Recently, I managed to cut from a friend's stock and now they've rooted and in fact, I've transplanted some already.

Rico said...

For all those who shared your thoughts, thanks!:)

Anonymous said...

hi! is dapdap a variety of fire tree?...i wonder what do they call those trees in Madrigal business park at alabang? it also has orangy flower like dapdap but the leaves are like ipil-ipil's...thanks!

Rico said...

I haven't been to the Madrigal business park, so I cannot confirm what you are referring to. You can email me the picture of this tree/plant if you want? Maybe I can try to determine its name.

Dap-dap and Fire tree are leguminous trees but they are of different genus. Thus, one is not a variety of the other.

Olan Carub said...

Sir Rico, "dap-dap" is also known as "bag-bag" (fire tree). It is an ancient tree on the part of our tribe - Gaddang of Nueva Vizcaya. This Tree symbolizes courage and bravery. Before the coming of the Spaniards, our ancestors used to devote their bravery in an ancient traditional way of defeating an enemy when the time the flowers would turn into blossom red color, i.e. fire tree., it signalled "headhunting" season. That was a past customs and traditions. At this moment, I devoted myself to search the remaining "bag-bag/dap-dap" and presto, I have found them, in Baguio City and La Trinidad, Benguet. I wish i could collect seeds when I will be able to visit those places again. Thank you for this amazing discovery and information Sir Rico.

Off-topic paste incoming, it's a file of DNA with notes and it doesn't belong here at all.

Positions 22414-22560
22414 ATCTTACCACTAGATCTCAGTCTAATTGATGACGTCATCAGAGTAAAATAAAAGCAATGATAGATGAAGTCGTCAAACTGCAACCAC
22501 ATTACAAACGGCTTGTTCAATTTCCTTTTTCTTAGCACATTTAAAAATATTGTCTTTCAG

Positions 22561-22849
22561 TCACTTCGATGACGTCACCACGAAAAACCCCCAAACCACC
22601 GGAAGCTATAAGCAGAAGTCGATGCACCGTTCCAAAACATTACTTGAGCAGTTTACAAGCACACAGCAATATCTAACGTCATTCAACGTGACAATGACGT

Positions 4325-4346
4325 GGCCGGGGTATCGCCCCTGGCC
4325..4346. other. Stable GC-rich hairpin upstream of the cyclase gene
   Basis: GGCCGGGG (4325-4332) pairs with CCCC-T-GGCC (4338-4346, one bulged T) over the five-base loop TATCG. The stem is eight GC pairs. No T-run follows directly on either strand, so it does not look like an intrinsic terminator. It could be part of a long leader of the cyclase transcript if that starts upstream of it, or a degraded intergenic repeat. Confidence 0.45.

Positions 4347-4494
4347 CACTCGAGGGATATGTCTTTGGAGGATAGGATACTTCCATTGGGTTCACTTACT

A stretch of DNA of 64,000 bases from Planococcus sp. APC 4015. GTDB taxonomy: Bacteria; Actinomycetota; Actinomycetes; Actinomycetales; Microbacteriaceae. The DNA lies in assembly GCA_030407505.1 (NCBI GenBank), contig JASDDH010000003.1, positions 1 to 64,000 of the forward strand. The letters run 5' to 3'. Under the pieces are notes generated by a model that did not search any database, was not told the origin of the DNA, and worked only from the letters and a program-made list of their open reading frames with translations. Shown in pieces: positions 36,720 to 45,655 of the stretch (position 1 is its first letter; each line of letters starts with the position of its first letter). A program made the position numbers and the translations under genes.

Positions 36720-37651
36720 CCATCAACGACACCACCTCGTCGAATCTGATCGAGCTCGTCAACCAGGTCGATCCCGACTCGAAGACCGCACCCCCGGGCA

Rico said...

Olan, thank you for sharing this important information. It is sad that most of our endemic/indigenous Philippine trees have been neglected or oftentimes succumb to man's destructive ways. Sad to say, customs and old traditions are also lost along the way.

You mentioned that you are from Nueva Vizcaya and that you've searched for the remaining Dap-dap trees only to find it in Baguio and La Trinidad. I am curious, what happened to the Dap-dap trees in Nueva Vizcaya?

Anonymous said...

Hello!

I am trying to find the Erythrina variegata(coral tree). I need 30 pcs. Anyone can help me here. Thank you

Rico said...

Anonymous, Erythrina variegata o Mottled-leaf dapdap is an imported/exotic tree. I only promote endemic/indigenous plants and trees here in my blog.

Thanks for visiting here. :)

Karst said...

Hi the fruit like structure u hace noticed in the shoots werr not fruits but sign of insect infestation majority of our dapdap trees anr now infested and about to die... Sad